Predicting Upper Extremity Arterial Disease - Analysis of Patient Symptoms and Comorbidities
Kareem Hassan, M.D., Timothy Bruce, M.D., Logan Galansky, Russell Reid, M.D., Ph.D, Ross Milner, M.D., Patrick Reavey, M.D., M.S..
University of Chicago, Chicago, IL, USA.
PURPOSE:Upper extremity arterial disease (UEAD) is increasing in prevalence in our aging population, largely due to continued advances in the care of cardiovascular disease. Despite the increasing prevalence, early symptoms and specific risk factors for UEAD are not well understood, leading to difficultly predicting the presence of UEAD. This may lead to inadequate preoperative identification of patients with UEAD, which may contribute to flap loss, wound healing problems or even iatrogenic critical limb ischemia. The purpose of the study is to further elucidate the risks for UEAD by correlating patient comorbidities, symptoms and demographics with results from upper extremity arterial duplexes. We hypothesize patient symptoms and medical comorbidities will correlate with the presence of UEAD.
METHODS:A retrospective chart review was performed on 264 consecutive patients from 2015-2017 who received upper extremity arterial duplex studies the University of Chicago Medical Center. The medical record was then queried for: patient demographics, the patient's upper extremity symptoms and clinical indication for the study, medical and surgical history. The presence of UEAD was determined by a combination abnormal flow velocities in an arterial duplex or abnormal wrist brachial index (WBI). Patients with incomplete medical records, studies for acute thrombosis, or indications unrelated to arterial disease or patient symptoms were excluded. Statistical analysis was performed with t-test for continuous variables and chi-squared analysis for binary variables. Multi-variable logistic regression was then performed to model and correlate risk factors for UEAD.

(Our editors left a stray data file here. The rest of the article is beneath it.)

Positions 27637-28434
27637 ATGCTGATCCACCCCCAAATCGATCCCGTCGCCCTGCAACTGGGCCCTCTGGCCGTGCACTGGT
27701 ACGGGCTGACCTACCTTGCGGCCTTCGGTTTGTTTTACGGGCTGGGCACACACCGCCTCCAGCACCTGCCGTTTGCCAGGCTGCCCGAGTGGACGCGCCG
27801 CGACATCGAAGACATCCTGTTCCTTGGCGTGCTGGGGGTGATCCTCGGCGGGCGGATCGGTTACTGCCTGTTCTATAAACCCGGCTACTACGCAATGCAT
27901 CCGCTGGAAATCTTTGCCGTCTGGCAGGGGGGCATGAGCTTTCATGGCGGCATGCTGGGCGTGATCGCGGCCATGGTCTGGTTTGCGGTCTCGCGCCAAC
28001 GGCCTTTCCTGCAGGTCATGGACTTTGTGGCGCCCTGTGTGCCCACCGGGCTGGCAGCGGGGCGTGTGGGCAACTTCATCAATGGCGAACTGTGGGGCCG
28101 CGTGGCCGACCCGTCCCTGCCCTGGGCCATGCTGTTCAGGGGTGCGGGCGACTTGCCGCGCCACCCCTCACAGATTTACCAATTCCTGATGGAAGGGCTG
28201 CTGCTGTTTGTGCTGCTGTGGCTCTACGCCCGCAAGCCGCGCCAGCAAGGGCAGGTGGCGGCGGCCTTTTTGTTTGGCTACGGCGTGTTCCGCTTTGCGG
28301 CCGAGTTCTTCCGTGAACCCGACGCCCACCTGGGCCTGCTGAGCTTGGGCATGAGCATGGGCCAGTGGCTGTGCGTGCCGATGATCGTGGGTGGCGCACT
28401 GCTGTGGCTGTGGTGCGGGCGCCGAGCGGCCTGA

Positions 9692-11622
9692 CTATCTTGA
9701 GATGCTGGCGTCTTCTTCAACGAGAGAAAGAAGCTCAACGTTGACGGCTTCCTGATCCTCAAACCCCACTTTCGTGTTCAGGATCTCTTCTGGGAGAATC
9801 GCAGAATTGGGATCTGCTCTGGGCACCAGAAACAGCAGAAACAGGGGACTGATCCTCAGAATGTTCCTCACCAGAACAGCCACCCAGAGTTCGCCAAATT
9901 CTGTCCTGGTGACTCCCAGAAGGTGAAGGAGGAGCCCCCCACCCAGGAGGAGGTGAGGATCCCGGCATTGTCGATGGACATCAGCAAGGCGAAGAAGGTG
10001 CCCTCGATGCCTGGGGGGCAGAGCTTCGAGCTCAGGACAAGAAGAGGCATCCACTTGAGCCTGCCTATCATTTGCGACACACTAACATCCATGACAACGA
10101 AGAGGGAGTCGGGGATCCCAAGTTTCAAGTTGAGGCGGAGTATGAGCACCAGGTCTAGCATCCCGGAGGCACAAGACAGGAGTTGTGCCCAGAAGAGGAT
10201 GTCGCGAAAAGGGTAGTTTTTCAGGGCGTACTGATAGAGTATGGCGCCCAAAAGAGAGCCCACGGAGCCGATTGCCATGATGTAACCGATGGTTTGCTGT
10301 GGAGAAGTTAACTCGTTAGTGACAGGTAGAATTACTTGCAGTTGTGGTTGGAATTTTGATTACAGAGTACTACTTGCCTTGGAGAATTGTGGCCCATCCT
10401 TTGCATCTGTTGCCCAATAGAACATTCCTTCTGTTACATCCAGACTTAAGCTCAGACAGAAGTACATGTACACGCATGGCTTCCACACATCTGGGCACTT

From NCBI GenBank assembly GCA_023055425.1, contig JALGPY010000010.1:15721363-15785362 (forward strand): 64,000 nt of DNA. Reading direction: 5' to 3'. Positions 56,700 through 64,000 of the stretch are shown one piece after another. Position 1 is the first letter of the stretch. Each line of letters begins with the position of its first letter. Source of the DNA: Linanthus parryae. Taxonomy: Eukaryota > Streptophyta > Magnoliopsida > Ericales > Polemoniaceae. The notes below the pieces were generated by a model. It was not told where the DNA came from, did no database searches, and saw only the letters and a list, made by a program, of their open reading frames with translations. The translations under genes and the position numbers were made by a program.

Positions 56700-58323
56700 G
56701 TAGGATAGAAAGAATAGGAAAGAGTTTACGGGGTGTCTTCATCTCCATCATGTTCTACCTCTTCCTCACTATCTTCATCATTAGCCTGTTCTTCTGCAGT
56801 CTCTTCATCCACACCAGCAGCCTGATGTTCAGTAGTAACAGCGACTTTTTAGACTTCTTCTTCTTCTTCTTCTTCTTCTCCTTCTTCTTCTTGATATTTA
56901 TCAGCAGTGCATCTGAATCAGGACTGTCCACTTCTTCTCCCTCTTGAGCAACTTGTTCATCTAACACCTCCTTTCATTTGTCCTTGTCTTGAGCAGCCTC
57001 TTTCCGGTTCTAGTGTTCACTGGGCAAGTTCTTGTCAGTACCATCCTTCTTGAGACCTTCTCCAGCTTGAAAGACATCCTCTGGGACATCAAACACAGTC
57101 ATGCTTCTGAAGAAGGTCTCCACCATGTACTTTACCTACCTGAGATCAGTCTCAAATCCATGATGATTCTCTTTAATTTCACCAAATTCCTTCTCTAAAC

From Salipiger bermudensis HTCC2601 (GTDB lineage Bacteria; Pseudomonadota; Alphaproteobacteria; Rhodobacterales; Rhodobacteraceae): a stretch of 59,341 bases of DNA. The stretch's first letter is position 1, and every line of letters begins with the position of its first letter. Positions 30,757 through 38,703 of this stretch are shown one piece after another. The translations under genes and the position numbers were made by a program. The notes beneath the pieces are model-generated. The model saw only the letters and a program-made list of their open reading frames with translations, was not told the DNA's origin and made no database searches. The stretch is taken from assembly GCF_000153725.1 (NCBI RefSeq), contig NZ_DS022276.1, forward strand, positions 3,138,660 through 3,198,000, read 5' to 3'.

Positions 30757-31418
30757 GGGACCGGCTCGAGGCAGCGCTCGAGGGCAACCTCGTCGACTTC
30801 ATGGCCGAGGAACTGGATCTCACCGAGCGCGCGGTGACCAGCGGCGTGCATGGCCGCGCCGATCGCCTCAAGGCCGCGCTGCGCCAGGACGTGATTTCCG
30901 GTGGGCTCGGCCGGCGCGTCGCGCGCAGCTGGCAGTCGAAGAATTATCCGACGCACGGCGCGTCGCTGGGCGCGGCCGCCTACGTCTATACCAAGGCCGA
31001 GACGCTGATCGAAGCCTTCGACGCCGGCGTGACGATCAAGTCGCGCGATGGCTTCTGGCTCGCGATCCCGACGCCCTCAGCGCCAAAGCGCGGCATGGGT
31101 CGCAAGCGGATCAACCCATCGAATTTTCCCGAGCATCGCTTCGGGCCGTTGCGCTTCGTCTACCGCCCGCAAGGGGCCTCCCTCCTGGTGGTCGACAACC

RESULTS:149 arterial studies in 115 patients were included in the analysis. 108 (72.5%) studies demonstrated the presence of UEAD. 51% of patients were male and majority (60%) were African American. The average age of patients was 58.7 years. The most common symptom prior to exam was hand or finger pain however, there was no relationship between any of the patient symptoms and the presence of UEAD (Table 1). The presence of diabetes, lower extremity arterial disease, chronic kidney disease and end stage renal disease had significant risk of UEAD (Table 2). Multivariable analysis demonstrated that only kidney disease and lower extremity arterial disease were significant predictors for UEAD when controlling for other variables.
CONCLUSION:Symptoms historically thought to correlate with upper extremity vascular disease, which frequently prompt duplex investigations, demonstrate no statistical correlation with abnormal upper extremity vascular duplex studies. Patients with kidney disease and lower extremity arterial disease are at increased risk for upper extremity arterial disease. Given lack of correlation with symptoms, physicians taking care of at risk patients should consider screening for UEAD in asymptomatic patients. Plastic surgeons should consider screening high risk patients prior to performing reconstructive surgery using the upper extremity, as sacrificing vessels for flap harvest or recipient vessels may further compromise flow leading to critical limb ischemia.
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